Even though the latest video for Iberia's new song "Glide" doesn't picture skinheads, we still get to see sweatpants and some branded gloves. We're also confronted with an inverted colour effect, a visual technique that was as well popular some 20 years ago and that's furthermore quite reminiscent of the ghostly 3D animations that Oneohtrix Point Never employed on his tour last fall. The typo used for the Gothenburg/Berlin duo's name tag, blinking up several times in the video, may be viewed as a reference to the vaporwave movement. Once again unearthing that certain decade by means of their visuals, Iberia re-emphasise how serious they are – and we all should be? – when it comes to bringing back the ghosts of our childhood and youth. Watch the video for "Glide" below.
Iberia's self-titled debut full-length is out on Hybris in March.
14 Feb 2014 — Henry Schiller
Channeling Scott Walker through Angelo Badalamenti’s Twin Peaks soundtrack, Missouri’s Phil Diamond – who records music as Scammers – is the pop martyr we didn’t know we desperately needed until his hands were nailed to a keyboard in the shape of god's mightiest, most succulent minor chords. “A Song that Can Exist” is the tautest seven-and-a-half minutes of iterative dream pop that anyone has probably ever thought to record; a sensual elegy of molting synths, chest-cracking bass, and a snappy jazz beat that swings carefully from resuscitative sharpness into melancholy ambience.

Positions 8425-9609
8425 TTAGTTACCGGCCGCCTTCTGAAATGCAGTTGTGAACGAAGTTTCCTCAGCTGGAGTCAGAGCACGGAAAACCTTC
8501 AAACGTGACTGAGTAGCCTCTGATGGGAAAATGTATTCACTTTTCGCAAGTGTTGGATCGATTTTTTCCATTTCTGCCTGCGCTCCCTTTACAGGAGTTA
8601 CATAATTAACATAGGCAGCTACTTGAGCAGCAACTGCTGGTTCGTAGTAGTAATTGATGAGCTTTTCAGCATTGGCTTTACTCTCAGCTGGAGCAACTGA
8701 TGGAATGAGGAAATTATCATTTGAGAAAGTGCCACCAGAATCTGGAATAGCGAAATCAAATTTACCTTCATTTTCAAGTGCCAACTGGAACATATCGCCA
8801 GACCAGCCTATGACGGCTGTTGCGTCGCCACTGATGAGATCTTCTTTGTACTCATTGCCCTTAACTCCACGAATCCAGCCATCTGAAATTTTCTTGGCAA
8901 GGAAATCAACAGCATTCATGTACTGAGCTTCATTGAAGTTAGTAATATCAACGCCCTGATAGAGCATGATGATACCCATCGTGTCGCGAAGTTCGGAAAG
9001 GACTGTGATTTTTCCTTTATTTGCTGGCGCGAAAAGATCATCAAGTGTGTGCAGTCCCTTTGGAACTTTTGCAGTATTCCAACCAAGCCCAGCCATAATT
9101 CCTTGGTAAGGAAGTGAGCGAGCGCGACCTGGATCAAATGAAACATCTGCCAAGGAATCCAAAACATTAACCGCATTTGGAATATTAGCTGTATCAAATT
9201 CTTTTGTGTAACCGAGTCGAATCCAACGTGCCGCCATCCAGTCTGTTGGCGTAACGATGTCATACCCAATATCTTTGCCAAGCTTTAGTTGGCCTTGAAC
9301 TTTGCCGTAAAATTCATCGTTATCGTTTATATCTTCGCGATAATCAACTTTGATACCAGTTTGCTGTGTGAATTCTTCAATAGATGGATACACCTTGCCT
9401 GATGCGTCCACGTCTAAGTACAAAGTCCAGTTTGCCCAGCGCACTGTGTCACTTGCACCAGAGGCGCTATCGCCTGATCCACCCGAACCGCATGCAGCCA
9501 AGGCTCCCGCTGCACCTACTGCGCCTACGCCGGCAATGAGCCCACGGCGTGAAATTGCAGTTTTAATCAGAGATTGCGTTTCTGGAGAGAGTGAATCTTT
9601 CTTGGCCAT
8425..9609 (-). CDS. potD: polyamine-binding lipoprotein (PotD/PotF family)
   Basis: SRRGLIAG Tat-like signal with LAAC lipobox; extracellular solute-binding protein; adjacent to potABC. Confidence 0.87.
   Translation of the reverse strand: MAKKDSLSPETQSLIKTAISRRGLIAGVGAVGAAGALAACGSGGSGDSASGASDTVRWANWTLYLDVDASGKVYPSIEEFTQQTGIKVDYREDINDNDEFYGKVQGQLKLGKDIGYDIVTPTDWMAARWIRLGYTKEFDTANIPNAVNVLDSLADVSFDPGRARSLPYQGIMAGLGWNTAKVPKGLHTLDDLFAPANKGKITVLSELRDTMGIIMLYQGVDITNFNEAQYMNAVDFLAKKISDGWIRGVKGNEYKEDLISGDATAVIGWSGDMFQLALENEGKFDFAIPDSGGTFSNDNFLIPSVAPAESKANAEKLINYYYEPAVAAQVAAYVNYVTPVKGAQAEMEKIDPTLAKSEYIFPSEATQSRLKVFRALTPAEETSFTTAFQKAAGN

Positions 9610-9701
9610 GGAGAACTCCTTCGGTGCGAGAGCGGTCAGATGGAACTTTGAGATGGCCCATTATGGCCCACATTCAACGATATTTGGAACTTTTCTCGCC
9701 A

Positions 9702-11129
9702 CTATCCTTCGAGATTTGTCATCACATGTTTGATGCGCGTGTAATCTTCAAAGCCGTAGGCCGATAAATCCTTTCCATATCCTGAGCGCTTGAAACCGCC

Diamond’s voice invokes the comfortable surprise of getting to the center of a Creamsicle in a dark movie theater. Each new eruption of lyrics is a cool swoop of doom, a frosty glisten to burst through the already icy darkness. This is the sound of the lights coming on so slowly that you’ve convinced yourself you’re only seeing things, all the while Diamond wraps you tighter into the cosmic joke of his existential pain. His confrontational softness and lyrical self-possession put Diamond in league with out-of-step new wave groups like Tears for Fears or Talk Talk. A charming, subversive elegance that pop music has ignored for far too long.
“A Song That Can Exist” is accompanied by experimentally cut home footage of snowy mountains, ski-lifts, and desolate beaches. The track almost seems to fill the video’s bleakness, coloring every frame of black and white footage with the warm tones of baked earth.